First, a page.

Here’s en excellent question from reader Pete:
I like your idea about clafoutis in cast iron, but I get nervous about using my cast iron pan because I don’t know if it’s properly seasoned. Can you tell me a little about seasoning and how to do it right?
Pete, I would love to. Seasoning is the process by which porous die-cast metal pans are transformed into smooth, virtually non-stick cooking implements. In the old days people didn’t think much about seasoning since it just happened with use. Today with the renewed interest in cast iron cooking, home cooks are taking a more clinical attitude toward seasoning. Most cast iron pan manufacturers provide instructions on how to season a new pan on the tag. The procedure calls for a fat of some kind (usually solid) to be applied to the pan in a thin layer, then the pan is baked in a low (300 degree) oven for about an hour. Done correctly, the procedure yields a slick surface which is surprisingly durable, and get more so with use.
But how exactly does seasoning work? It all has to do with the breakdown of fat molecules. Some of you may recall from previous posts on fat that fat molecules are “E”-shaped: three long fatty acid molecules attached to a “backbone” of glycerol. Heat them though, and they begin to break down. The individual fatty acids break loose from the backbone, at which point they’re free to galavant about and bond with whatever type of molecule catches their fancy. If they happen to be near iron, they’ll bond to that, with their polar end down and fatty end up. The end result is that all the tiny pores in the metal get plugged up and the surface becomes permanently slick.
Many cast iron aficionados kick the whole seasoning procedure up a proverbial notch by employing a liquid fat (oil) and high heat. What does this do? Well, as opposed to merely affixing fatty acids to the metal surface, the high-heat method breaks the fatty acid’s hydrocarbon chains down into pieces, pieces which, in the presence of metal and oxygen, rearranging themselves into even longer chains known as polymers. These polymers inter-weave with one another to create an incredibly hard and dense plastic-like film. If you’ve ever spent hours trying scour blackened drips of burnt fat off the exterior of a sauté pan, you’re familiar with the stuff. You find it on the outside of pans and on cooktop surfaces because that’s where the big heat is.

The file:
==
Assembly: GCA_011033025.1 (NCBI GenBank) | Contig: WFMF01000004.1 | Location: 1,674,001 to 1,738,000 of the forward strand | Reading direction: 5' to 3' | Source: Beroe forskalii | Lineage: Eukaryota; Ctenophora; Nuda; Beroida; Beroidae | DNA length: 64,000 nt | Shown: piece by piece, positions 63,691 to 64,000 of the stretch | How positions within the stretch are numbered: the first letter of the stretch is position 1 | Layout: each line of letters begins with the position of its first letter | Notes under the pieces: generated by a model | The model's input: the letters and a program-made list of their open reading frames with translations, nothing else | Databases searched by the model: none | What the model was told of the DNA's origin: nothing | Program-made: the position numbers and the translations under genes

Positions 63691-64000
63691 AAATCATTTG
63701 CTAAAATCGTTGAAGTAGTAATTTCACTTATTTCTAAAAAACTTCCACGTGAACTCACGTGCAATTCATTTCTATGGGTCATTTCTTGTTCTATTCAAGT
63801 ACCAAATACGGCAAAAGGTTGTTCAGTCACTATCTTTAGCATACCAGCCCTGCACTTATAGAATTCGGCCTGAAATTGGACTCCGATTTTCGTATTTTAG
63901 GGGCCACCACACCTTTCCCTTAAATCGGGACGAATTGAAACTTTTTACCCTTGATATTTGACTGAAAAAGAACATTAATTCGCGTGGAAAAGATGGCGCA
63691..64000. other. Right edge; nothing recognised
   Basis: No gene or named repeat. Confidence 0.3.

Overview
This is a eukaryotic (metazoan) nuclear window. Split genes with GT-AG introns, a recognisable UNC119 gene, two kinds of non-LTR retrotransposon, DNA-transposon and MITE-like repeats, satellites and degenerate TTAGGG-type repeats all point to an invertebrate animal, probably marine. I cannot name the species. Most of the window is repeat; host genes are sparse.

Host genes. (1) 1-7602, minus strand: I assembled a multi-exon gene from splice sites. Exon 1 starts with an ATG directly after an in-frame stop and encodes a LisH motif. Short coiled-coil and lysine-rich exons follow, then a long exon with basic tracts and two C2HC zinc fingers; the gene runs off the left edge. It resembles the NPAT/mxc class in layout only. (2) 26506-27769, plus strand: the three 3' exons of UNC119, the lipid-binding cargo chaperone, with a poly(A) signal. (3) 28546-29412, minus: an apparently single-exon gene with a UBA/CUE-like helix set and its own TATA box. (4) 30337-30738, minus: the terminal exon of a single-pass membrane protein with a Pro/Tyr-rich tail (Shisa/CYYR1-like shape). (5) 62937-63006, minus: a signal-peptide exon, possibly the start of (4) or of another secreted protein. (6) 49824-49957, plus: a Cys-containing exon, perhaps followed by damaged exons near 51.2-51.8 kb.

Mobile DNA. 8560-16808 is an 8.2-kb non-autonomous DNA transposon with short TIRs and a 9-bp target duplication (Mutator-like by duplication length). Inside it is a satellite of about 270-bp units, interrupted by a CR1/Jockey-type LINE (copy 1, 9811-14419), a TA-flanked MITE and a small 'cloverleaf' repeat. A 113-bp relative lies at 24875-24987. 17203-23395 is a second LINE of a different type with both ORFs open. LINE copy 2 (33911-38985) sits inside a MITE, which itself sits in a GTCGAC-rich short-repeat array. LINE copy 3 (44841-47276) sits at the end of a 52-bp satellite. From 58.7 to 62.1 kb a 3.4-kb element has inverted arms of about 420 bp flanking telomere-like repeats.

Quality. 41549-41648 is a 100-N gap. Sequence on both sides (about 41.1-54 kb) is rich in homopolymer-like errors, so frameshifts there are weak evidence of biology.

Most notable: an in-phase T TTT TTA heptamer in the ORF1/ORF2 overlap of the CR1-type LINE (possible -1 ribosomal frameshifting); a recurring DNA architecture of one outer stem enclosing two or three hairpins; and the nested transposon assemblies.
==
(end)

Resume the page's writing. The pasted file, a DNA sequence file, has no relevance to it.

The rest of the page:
To create a polymer film on the inside of a pan you need oil (because less saturated fats make harder polymers) and an oven temperature of 500 degrees or more. It’s a stinky, smoky process and one that in my opinion isn’t strictly necessary. However if you’re curious you can find some very good instructions here. Does deep frying in a cast iron pan achieve the same result? Actually no. You’d be in imminent danger of a grease fire if you heated a pan full of oil to 500 degrees (all the smoke will be a clue that something is awry). To my mind the best way to season a cast iron pan is to employ the low-heat method, then use it as much as you can. In time you’ll get the shiny, slippery well-seasoned patina you’re after.